Jutta Treviranus:

But since then, I’ve been seeing how these have been co-opted, how all of the values that we originally thought of are actually going in the opposite direction. It’s not greater inclusion. It’s not benefiting people who are diverse. We’ve sort of transitioned into popularity data and we’re going back to, or we’re going against all of the things that we were hoping these technologies could do.

Laura Flanders:

 

When you’re talking about universal design or designing for majorities or for the most often occurring data point, a lot of people would say, “Well, that’s normal. That’s how you make sure your service fits most people.”

Jutta Treviranus:

Well those ideas actually came, we think that technology’s so disruptive. That we’re doing something so new, and yet those ideas came from the early 1800s when we started the first wave of big data and demographers started to measure people. There wasn’t this notion of average until Quetelet invented what he called the average man. And he was a fairly racist, bigoted person.


Laura Flanders:

 

Selfish, competitive.

Jutta Treviranus:

Who said that anything that was not actually average, he said was a monstrosity. It was a deviation. The perfect person was the average.

Laura Flanders:

 

What year are we talking about?

Jutta Treviranus:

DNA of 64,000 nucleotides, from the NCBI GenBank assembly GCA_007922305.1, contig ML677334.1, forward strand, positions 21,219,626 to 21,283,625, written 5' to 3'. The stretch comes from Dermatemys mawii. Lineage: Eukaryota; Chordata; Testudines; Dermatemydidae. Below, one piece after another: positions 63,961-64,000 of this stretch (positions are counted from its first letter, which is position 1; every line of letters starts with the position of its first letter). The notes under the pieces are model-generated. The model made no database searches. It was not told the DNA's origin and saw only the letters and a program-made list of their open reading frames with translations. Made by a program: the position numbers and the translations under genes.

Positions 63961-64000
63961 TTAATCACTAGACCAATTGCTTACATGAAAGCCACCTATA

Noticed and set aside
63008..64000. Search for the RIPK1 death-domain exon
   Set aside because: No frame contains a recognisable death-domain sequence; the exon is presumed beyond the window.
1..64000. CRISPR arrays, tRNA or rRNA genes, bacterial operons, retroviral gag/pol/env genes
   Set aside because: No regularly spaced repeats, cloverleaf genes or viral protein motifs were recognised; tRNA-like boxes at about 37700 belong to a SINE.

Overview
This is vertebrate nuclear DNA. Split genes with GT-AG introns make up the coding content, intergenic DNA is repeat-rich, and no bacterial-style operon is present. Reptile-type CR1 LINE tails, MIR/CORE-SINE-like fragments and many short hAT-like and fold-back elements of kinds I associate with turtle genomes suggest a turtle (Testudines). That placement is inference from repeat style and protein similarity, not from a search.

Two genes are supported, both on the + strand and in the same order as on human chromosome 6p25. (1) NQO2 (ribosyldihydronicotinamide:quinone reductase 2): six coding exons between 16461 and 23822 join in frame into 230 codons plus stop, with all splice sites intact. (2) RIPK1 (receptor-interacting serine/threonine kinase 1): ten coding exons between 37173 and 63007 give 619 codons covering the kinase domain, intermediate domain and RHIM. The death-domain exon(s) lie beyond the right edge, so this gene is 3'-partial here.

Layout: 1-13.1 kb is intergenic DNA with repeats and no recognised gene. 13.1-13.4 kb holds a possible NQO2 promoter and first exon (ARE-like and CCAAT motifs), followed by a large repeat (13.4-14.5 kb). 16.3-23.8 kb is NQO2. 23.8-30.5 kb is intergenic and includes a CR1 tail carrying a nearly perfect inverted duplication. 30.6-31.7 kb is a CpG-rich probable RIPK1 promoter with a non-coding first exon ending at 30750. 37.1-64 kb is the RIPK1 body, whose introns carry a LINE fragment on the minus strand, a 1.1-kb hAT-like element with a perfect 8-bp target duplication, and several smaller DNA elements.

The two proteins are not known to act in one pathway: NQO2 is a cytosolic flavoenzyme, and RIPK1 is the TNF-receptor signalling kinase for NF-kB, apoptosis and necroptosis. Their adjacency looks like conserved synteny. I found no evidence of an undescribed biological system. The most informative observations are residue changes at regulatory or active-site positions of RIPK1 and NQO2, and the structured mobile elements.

We’re talking early 1800s and he was a compatriot of Dewey and also Darwin, but of course, but I think Darwin was somewhat misinterpreted. It’s actually Darwinism that we took from that. But what it resulted in is a whole set of ideas that have become unconscious and we’re not recognizing when we use it, it’s so entrenched in our ethos. About the normal, the average, I would challenge anyone to listen to themselves and monitor to themselves how often we use it. And it’s had massive implications, not just for people that are not average or not typical, but also for us as a society.

Laura Flanders:

 

Describe some. How so?

Jutta Treviranus:

Because of the way that we’ve been looking at how we make decisions, how we govern, how we determine what is truthful and what is evidence, we are compelled to think about only the largest customer base or the statistical average.

Laura Flanders:

 

If you have a lot of likes it must be true.

Jutta Treviranus:

Yeah, popularity.

Laura Flanders:

 

Or a lot of people say the thing, it gets greater credibility. If everyone’s buying, it must be good.

Jutta Treviranus:

Yeah, exactly. And so what’s happening is we are creating disparity because the people that do not fall into those categories that are not popular, that are not part of the majority, that are not a part of the metrics because what you need or that are diverse. The way that I like to talk about it is we collected this data set of needs and requirements because we were trying to create a platform that would serve unmet needs at the margins with the skills and opportunities of people that couldn’t find their way into the labor force.

Jutta Treviranus: